Corduroy is throwing rocks at an abandoned gas station. The once upon a time five and dime. He takes each one from the landscaping—stunted bushes, clumps of prairie grasses, and rock beds lined with black plastic. Corduroy breaks three windows, dents a gutter, and knocks over an empty newspaper stand. Corduroy is angry. Corduroy is too old to pick up high school girls and too young to wear a suit. Corduroy is in a bitch mood, and throwing rocks is the way out of it. He throws one, the shape and color of his palm, and hits a parking lot light. It pops and rains shards of glass.
“Looks like sugar crystals, doesn’t it. Doesn’t it,” he says.
Ansel is standing with his hands in his pockets. “It sure does.”
I kick at the pieces of glass that cover the cracked sidewalk. They don’t look anything like sugar.
“Let’s save someone’s life,” says Corduroy.
He sings that song every day. To the tune of “Only the Lonely.” Corduroy is a born warbler.
I say, “You sing that song every day.”
Corduroy points. “Don’t you tell me,” he says.
I shrug. I’m shrugging because it’s true. I’m shrugging because every day Corduroy wants to save someone’s life. We walk in the bank and Corduroy prays for a robbery. He watches the door and hopes for a fragile, gray heroin addict with a gun. Someone he could talk down.
“Hey,” he’d say, “Don’t throw it over yet. It’s not half as bad as what I’ve done. Or maybe it is. Whatever. Just get back to the table. Roll that dice again.”
He’d hold out his hands and grin and shrug, and tell his life story. In an hour or less Corduroy and the gray heroin addict would be sitting across from each other cross-legged, their knees touching, and when the police arrive Corduroy and the heroin addict would walk out with their arms around each other’s shoulders.
“We have a secret language,” Corduroy would say. “Besides, no one was hurt.”
Corduroy can talk to all sorts. Every sort out there. Last spring we huddled behind the counter of a diner waiting for a tornado to blow by. The sky boiled green and Corduroy held hands with a middle-aged woman named Mildred Hesh. He noticed this woman trembling and took her hand. She said, “My name’s Mildred Hesh.”
When the lights flickered out she closed her eyes, and Corduroy described the changing sky to her.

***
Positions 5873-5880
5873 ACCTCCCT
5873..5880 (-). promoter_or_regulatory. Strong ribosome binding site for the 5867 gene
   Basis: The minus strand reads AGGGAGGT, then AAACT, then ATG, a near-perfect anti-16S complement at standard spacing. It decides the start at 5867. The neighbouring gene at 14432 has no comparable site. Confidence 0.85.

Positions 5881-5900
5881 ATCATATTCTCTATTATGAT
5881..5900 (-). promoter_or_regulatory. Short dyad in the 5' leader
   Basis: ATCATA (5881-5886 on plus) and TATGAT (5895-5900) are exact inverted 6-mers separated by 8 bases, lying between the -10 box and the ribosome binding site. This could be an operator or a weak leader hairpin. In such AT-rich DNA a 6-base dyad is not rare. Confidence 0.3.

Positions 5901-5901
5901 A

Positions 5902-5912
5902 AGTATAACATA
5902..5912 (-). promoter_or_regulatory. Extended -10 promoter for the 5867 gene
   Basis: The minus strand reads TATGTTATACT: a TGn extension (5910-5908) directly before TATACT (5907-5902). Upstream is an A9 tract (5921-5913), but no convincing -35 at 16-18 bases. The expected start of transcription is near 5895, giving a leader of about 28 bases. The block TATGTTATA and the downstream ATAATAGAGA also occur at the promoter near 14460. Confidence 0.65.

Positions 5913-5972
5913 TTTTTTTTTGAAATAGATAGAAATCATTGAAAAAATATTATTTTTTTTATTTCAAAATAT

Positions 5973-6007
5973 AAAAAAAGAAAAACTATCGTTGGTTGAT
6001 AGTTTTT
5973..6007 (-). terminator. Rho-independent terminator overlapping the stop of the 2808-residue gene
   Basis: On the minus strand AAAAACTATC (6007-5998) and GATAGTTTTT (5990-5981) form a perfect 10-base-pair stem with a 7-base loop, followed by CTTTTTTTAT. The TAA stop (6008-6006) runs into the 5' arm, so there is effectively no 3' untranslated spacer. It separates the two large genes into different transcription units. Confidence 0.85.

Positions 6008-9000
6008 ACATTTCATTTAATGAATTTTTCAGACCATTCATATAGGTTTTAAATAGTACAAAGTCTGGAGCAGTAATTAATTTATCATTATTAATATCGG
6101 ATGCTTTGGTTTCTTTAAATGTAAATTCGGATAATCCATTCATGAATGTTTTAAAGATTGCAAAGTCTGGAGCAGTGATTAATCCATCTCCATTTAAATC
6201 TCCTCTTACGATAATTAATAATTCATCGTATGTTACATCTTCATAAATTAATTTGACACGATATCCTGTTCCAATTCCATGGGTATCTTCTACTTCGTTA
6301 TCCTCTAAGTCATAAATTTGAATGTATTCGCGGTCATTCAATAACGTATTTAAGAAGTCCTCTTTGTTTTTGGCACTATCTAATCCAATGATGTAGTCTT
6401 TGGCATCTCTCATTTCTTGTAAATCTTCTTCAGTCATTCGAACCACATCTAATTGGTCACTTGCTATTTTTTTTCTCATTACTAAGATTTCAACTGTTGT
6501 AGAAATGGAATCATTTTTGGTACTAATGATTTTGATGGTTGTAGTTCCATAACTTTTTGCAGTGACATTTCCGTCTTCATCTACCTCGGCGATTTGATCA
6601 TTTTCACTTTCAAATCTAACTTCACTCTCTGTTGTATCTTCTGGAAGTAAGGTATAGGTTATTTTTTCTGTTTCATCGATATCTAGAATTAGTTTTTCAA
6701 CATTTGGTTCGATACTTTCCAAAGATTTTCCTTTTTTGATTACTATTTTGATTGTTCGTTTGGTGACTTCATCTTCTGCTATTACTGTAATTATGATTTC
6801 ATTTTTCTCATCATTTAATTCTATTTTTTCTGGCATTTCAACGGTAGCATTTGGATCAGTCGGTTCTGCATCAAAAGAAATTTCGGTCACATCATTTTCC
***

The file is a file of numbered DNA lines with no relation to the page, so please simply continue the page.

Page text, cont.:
He said, “It’s like when you open your eyes under lake water.”
Mildred Hesh gripped Corduroy’s hand and said, “I don’t swim in lakes.”
Corduroy told her, “Then think about the Caribbean. Think about that blue water, baby.”
Standing by a fuel pump at the once upon a time five and dime, Ansel buttons and unbuttons the cuff of his jean jacket.
“Who would we save?” he says.
“A pretty girl,” says Corduroy. “Green eyes and lots of long, dark hair.”
“My sisters kept the braids from their first haircuts,” says Ansel. “Boxes of braids in our linen closet.”
“Are they still there? In the closet,” I say.
“I don’t know,” says Ansel.
Corduroy says, “Goddamnit, that makes me want to cry. Makes me want to sit in the middle of the street and yell and cuss and I don’t know what all.”
He’s looking across the street at the family of crack addicts who wander from one end of town to the other. There are three of them. Two men and a woman. The woman is picking at her elbow. One of the men is actually a boy, and he is trying to do some kind of shuffling dance. His eyes are shut and he is rolling his shoulders, twisting his torso back and forth.
“Let’s buy them sandwiches,” says Corduroy. “Let’s take them somewhere and get them chicken sandwiches.” Corduroy is already moving toward the family. He walks straight toward them, into the road, without looking to the right or left. Corduroy has a habit of walking out in front of traffic. Ansel hesitates on the curb.
“We should help pay for the sandwiches,” he says.
“Ansel,” I say. “You know we’re not buying any sandwiches.”
Corduroy is talking to the family. I can only see his back but I know his gestures. He spreads his arms wide. He shifts his weight. He is showing the crack addicts how to fox trot. Ansel and I cross. We’re suckers for looking both ways. We’re suckers because we don’t walk off curbs without looking where we put our feet.
I say, “Where’s the music?”
Corduroy turns. “Shut up, Frankie,” he says, grinning. He sidles up next to the crack boy and moves his hips. “She don’t hear the music. Frankie don’t hear our tune.” The crack boy smiles at me. He has all his teeth but there are wide spaces between them. He lifts his hand, clenched in a fist, and slowly raises his middle finger at me.
Corduroy slaps the kid on the back with an open palm. He has told me, many times before this moment, that an open palm is a sign of friendship.
“Watch this,” he says.
Corduroy is box stepping. With each step he bounces. With each step he shifts his shoulders.
“Mm mmm,” he says, “Bring your mom and watch this.”
When they first appeared in the area we all thought the crack family were merely a loyal group. We found out that they were a mother, father, and son when a couple of country boy trucker-types pushed the younger looking one down and took to kicking at his ribs. The mother stood near and watched and clutched at her own throat.
“My son,” she said. “Keep off my son.” She tried to push them away from the kid. One of the country boys told her to take off her clothes and dance. He offered her money and so she did. He wrote her a check for two hundred dollars and the end of the story is that the check bounced.
“Are you all hungry?” says Ansel.